The fifth string quartet Dei Capricci was completed and published in 1950, i.e. after the sixth string quartet, but it reworks some material from Malipiero's 1940 opera I Capricci di Callot, which is why it was eventually included as the fifth quartet. (Incidentally, Paolo Cattelan who wrote the insert notes states that the quartet was written in 1941 BUT published in 1950.) In it Malipiero seems to revert to the style of his earlier quartets and is rather a sequence of 'capricious' moods.

The sixth string quartet L'Arca di Noe completed in 1947 is yet another example of Malipiero's unconventional approach. The subtitle ('Noah's Ark') has given way to several, sometimes diverging interpretations. Some think that it refers to the fact that Malipiero's home was a refuge for numerous animals and that he was said to be used to composing with an owl perched on his shoulder! Others think that it refers to Malipiero's attempt at gathering sometimes disparate elements into one single entity. Needless to say that I think the latter is the most likely.

Again the seventh string quartet written in 1950 has no subtitle. It also relies more heavily on counterpoint although classical models are kept at bay.

Malipiero's last string quartet Per Elisabetta, completed in 1964, is once more dedicated to Elizabeth Sprague Coolidge, hence the subtitle which for once has a real meaning. It is his shortest string quartet and also a work in which Malipiero again moved into new expressive territories. The music of the eighth string quartet sometimes verges on atonality, and it is one of his most complex scores. (By the time he was 82!)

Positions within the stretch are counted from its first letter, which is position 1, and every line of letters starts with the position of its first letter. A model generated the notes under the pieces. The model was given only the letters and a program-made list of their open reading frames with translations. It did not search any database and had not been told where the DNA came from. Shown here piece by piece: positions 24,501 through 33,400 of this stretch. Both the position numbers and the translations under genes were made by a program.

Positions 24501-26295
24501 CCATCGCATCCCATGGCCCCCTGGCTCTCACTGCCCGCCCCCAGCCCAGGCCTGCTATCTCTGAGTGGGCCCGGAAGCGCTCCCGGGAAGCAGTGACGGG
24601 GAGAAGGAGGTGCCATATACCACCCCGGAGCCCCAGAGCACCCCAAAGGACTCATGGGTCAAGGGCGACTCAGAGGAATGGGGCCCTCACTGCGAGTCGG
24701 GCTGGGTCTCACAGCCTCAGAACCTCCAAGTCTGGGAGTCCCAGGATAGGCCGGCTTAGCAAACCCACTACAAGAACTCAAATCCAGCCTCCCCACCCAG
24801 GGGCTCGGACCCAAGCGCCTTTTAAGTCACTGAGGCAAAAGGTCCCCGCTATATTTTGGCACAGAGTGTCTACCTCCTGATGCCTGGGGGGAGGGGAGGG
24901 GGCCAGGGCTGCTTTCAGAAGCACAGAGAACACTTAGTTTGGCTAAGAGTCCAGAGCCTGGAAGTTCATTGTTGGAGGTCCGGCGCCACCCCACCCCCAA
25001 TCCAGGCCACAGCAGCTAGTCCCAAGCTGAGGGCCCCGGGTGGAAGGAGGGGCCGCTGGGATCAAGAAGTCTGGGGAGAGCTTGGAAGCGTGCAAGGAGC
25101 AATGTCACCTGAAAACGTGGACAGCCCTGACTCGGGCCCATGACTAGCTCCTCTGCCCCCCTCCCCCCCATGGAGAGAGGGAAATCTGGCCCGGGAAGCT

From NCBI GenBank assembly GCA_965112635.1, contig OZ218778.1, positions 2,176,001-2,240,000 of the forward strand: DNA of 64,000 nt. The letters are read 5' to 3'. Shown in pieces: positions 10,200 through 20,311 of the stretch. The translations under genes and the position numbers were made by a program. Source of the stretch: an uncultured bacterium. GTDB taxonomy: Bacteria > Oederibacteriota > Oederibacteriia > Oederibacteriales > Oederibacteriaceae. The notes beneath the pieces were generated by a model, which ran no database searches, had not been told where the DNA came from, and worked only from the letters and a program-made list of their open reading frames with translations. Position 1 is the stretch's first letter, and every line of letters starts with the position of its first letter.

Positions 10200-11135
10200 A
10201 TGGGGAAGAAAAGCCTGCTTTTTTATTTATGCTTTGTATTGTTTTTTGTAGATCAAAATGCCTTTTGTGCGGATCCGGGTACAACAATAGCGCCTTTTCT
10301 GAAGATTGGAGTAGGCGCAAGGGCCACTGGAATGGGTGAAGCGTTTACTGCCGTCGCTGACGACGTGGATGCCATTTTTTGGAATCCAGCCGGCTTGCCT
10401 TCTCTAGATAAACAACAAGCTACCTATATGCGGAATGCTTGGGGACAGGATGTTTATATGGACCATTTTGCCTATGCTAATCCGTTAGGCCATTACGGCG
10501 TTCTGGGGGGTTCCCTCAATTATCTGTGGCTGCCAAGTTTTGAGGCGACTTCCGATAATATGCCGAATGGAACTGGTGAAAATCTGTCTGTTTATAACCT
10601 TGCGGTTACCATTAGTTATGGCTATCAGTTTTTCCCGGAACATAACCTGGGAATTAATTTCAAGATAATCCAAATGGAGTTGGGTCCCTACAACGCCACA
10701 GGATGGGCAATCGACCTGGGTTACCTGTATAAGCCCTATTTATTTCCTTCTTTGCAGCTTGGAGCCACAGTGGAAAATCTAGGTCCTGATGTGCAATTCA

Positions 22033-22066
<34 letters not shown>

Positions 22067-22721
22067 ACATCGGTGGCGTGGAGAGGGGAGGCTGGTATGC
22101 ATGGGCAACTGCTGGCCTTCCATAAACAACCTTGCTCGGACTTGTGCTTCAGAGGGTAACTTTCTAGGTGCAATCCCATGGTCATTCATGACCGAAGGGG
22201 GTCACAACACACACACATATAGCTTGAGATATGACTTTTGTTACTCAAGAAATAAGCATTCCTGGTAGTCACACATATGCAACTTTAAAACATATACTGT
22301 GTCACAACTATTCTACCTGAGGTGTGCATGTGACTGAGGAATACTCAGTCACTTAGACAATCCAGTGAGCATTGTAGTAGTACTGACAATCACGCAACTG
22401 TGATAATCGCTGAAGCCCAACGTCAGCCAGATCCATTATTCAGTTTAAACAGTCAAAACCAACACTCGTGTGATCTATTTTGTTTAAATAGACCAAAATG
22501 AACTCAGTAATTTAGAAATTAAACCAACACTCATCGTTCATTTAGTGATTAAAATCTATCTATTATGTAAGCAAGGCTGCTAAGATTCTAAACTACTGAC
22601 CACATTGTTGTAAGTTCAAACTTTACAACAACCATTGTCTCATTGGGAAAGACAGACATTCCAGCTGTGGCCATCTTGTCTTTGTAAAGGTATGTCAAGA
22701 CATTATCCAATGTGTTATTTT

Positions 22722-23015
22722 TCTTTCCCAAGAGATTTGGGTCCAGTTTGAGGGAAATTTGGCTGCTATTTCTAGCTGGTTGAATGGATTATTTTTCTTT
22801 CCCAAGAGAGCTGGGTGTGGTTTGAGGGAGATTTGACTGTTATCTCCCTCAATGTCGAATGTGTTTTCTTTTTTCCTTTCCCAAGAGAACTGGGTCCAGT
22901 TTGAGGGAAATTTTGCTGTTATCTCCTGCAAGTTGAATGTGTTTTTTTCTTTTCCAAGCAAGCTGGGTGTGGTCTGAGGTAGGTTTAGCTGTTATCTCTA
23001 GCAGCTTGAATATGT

Malipiero's string quartets undoubtedly rank among his most impressive achievements and certainly equals Bartók's or Shostakovich's in encompassing a huge range of emotions reflecting the composer's concerns at the time of composition. Malipiero's ever-questing mind is at work throughout the whole series, which is why his string quartets are sometimes at odds with each other while clearly sharing the same origins and aims. Again, they are among his more significant works and, unquestionably, among the most important Italian works of the mid-20th Century.

The Quartetto d'Archi di Venezia have obviously devoted much care and affection in preparing their performances of Malipiero's string quartets. Their readings are beautifully shaped, with an evident regard for the music and are given a warm recording.

The only competitor so far is the Orpheus String Quartet who recorded the whole series for ASV (ASV DCD 457 published in 1991). This set is also very fine and there is very little indeed to choose between both, the DYNAMIC recording may only be given a marginally warmer sound. Both sets are recommended and these newcomers are certainly second to none in this absorbing, though very rewarding cycle.

Recommended with any reservations.

Hubert Culot